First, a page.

The concept of brain death and mechanisms to determine the irreversible cessation of function of the entire brain is well described and accepted by most. Questions arise when the diagnosis is made hastily.
The concept of "donation by cardiac death" troubles me. As I understand it, it is a process geared mostly to organ procurement. The concepts of brain death and treatment withdrawal originated from an attempt to preserve the dignity and assure comfort of the dying individual, avoiding futile and intrusive treatments that will not change the outcome. These concepts facilitate "death with dignity" without the intrusive intervention of medical science. Once the patient is dead, organ donation can proceed.
If the brain is not dead, withdrawing treatment will eventually lead to cardiac death. When that occurs, organ donation is acceptable if agreed upon. The intent of treatment withdrawal, however, was to allow "natural" death.
The intent of "donation by cardiac death" as I understand it, is to facilitate the process for the sole purpose of organ donation...an altruistic but also a profitable enterprise. I can visualize the patient, in the OR, surrounding by the transplant team, scalpel at the ready, waiting for the heart to stop beating, counting the five minutes and....go! (the stuff nightmares are made off).
If the brain is not dead when the heart stops, brain death will occur some time later. We really do'nt know when that happens and the best one can provide is an educated guess (or an expert opinion).
The old, usual procedure was to allow the patient to expire after removing life support, then contacting the transplant team and proceeding with organ donation. That means that some organs cannot be harvested. But what are we? Is our mission to assure that organ harvest is pure, pristine and organic? Or is our mission to protect the comfort and dignity of a patient who is dying in spite of our best efforts?

 
At Wednesday, April 30, 2008 10:50:00 PM, Blogger Maurice Bernstein, M.D. said...

Raul, your comments are pertinent and insightful. "Donation by Cardiac Death" (DCD)was designed only to have available a greater pool of fresh organs for transplant. How the procedure prior to the death pronouncement is carried out sets the ethical and humanistic appearance of the whole process. When DCD was first used, there were institutions who would begin organ preserving actions even prior to cardiac death which could be said to also accelerate the patient's dying. Subsequent protocols have specifically prohibited these actions. The other aspect is maintaing the dignity of the patient prior to death. Some insitutions, such as my local community hospital, direct that the patient remain in the critical care unit where the patient had been treated and continue to remain there during the removal of life support with the family present until the patient is formally pronounced dead. The deceased patient is then moved quickly to the operating rooms which have been prepared for the organ procurement. This keeps the procurement surgeons away from the patient until death and better attempts to maintain patient dignity and a more dignified death itself. A delay in procurement by this protocol may be insignificant in terms of organ health but in any event very important as an ethical process. The recent legal action taking against a transplant surgeon and hospital staff behavior with a DCD patient in San Luis Obispo, California I am sure could have been prevented if the patient was not monitored for death off life support in the hospital's operating room with the surgeon in attendance. ..Maurice.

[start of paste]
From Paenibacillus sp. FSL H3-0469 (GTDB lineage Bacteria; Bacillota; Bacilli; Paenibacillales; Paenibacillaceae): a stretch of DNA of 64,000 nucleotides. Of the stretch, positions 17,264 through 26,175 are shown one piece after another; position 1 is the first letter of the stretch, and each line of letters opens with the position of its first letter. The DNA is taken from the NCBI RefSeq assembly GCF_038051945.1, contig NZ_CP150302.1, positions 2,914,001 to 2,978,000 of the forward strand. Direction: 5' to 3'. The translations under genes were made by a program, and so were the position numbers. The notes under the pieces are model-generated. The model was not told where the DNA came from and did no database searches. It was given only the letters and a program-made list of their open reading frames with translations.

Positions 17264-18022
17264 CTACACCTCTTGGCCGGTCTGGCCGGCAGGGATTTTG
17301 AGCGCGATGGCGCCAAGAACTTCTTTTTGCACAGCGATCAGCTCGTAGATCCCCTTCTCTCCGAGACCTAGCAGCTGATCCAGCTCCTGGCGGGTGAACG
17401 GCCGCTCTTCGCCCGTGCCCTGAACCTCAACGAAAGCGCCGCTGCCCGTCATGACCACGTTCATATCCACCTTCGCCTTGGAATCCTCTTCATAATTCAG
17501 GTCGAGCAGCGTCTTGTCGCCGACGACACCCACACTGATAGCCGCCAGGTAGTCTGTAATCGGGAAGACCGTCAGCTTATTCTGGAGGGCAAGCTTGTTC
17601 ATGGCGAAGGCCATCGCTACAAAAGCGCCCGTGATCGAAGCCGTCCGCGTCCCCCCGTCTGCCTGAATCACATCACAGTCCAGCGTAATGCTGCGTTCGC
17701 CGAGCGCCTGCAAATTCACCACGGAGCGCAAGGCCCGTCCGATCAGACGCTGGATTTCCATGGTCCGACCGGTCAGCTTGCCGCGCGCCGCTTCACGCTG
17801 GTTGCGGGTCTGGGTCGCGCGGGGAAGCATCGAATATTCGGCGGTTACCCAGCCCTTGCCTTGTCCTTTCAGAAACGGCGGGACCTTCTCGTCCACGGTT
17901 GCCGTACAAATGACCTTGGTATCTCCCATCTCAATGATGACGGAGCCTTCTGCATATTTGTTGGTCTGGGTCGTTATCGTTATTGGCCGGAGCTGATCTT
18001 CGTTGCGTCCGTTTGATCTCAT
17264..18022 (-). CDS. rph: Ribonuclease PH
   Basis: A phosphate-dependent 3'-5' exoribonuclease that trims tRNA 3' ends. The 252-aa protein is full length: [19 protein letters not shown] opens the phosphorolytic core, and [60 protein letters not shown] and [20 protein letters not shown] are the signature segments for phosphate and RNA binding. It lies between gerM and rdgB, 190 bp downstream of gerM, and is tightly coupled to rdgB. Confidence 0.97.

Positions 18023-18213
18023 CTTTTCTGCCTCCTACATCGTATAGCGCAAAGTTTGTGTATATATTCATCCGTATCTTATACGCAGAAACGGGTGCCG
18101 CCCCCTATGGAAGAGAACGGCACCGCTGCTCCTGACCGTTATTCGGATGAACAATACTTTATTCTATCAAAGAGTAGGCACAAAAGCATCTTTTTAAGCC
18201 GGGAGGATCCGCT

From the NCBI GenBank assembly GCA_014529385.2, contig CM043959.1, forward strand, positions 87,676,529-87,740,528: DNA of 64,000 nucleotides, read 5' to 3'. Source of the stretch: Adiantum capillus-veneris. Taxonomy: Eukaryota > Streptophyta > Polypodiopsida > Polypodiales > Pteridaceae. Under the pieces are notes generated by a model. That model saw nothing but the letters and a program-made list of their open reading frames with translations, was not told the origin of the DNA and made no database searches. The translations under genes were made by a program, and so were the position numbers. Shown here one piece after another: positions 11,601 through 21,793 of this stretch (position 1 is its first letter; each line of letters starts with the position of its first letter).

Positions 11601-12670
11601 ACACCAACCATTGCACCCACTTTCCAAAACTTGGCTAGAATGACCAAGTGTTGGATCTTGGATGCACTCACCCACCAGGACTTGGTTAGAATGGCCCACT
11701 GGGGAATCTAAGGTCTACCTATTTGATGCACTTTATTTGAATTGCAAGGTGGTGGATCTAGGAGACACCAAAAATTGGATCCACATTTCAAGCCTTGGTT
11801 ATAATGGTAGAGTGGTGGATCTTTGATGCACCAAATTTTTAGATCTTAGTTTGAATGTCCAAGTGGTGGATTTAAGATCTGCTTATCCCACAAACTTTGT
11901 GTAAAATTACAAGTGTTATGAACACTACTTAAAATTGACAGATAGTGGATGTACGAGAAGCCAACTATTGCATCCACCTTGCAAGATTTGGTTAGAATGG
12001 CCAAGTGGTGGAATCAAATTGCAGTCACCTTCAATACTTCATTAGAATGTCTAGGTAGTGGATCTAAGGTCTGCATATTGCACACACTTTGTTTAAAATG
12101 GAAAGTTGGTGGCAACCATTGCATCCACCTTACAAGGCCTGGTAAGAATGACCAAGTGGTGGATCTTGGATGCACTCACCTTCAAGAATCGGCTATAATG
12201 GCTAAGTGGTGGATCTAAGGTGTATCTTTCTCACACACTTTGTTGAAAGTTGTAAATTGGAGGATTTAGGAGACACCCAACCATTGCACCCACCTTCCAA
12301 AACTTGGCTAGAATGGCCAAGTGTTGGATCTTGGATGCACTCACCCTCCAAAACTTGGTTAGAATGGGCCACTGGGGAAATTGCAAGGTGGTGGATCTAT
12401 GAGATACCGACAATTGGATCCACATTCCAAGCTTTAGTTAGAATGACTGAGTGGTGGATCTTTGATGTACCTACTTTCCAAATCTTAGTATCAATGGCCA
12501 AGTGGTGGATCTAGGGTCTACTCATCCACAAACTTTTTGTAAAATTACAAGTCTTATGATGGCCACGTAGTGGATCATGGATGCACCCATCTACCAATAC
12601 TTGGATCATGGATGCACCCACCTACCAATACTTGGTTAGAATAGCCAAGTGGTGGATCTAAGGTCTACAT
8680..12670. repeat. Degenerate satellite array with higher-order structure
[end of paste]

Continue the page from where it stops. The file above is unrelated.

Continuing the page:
At Friday, January 29, 2010 8:39:00 AM, Anonymous Anonymous said...

My spouse is on a transplant list and was called this week for a transplant. The potential donor was a DCD. The information that we got was that the criteria established left a small window of time for the heart to stop after withdrawal of support. If it did not stop within that window, the organ would not be harvested. The donors heart was still beating at he the one hour mark. It was disappointing to us and I'm sure to the donors family as well. They wanted to do something to help others and that was limited by the standards that are set. The donor would not have survived with any quality of life yet those organs that could have been lifesaving for multiple other people were not used. I completely understand that guidelines and restrictions must be a part of the process but on some level if we are looking to increase the "pool" of healthy organs, we should not be wasting those that in the end will serve no one because of a time frame not being met. I have the donor designation on my drivers license and if the time comes, I expect those in charge not to waste what I am offering to others. Anne

 
At Friday, January 29, 2010 10:47:00 AM, Blogger Maurice Bernstein, M.D. said...

Anne, physicians cannot always predict correctly the heart of which patient will promptly stop beating when life-support is removed and which will continue to beat. One would expect cardiac arrest in a patient who needed full mechanical respiratory ventilation (because the patient could not breathe at all without it) should have a cardiac arrest promptly after discontinuing ventilation. However, some patients are felt to be candidates because an "apnea test" (where the patient is taken off the ventilator for a brief period to predict whether the patient will not breathe without the ventilator)is positive, however it may turn out that the test was in error and the patient is still able to breathe sufficiently without the ventilator to keep the heart beating. It is tragic circumstance for the potential recipient, however to transplant a potentially damaged heart would be much more than a tragedy, it would also be malpractice. ..Maurice.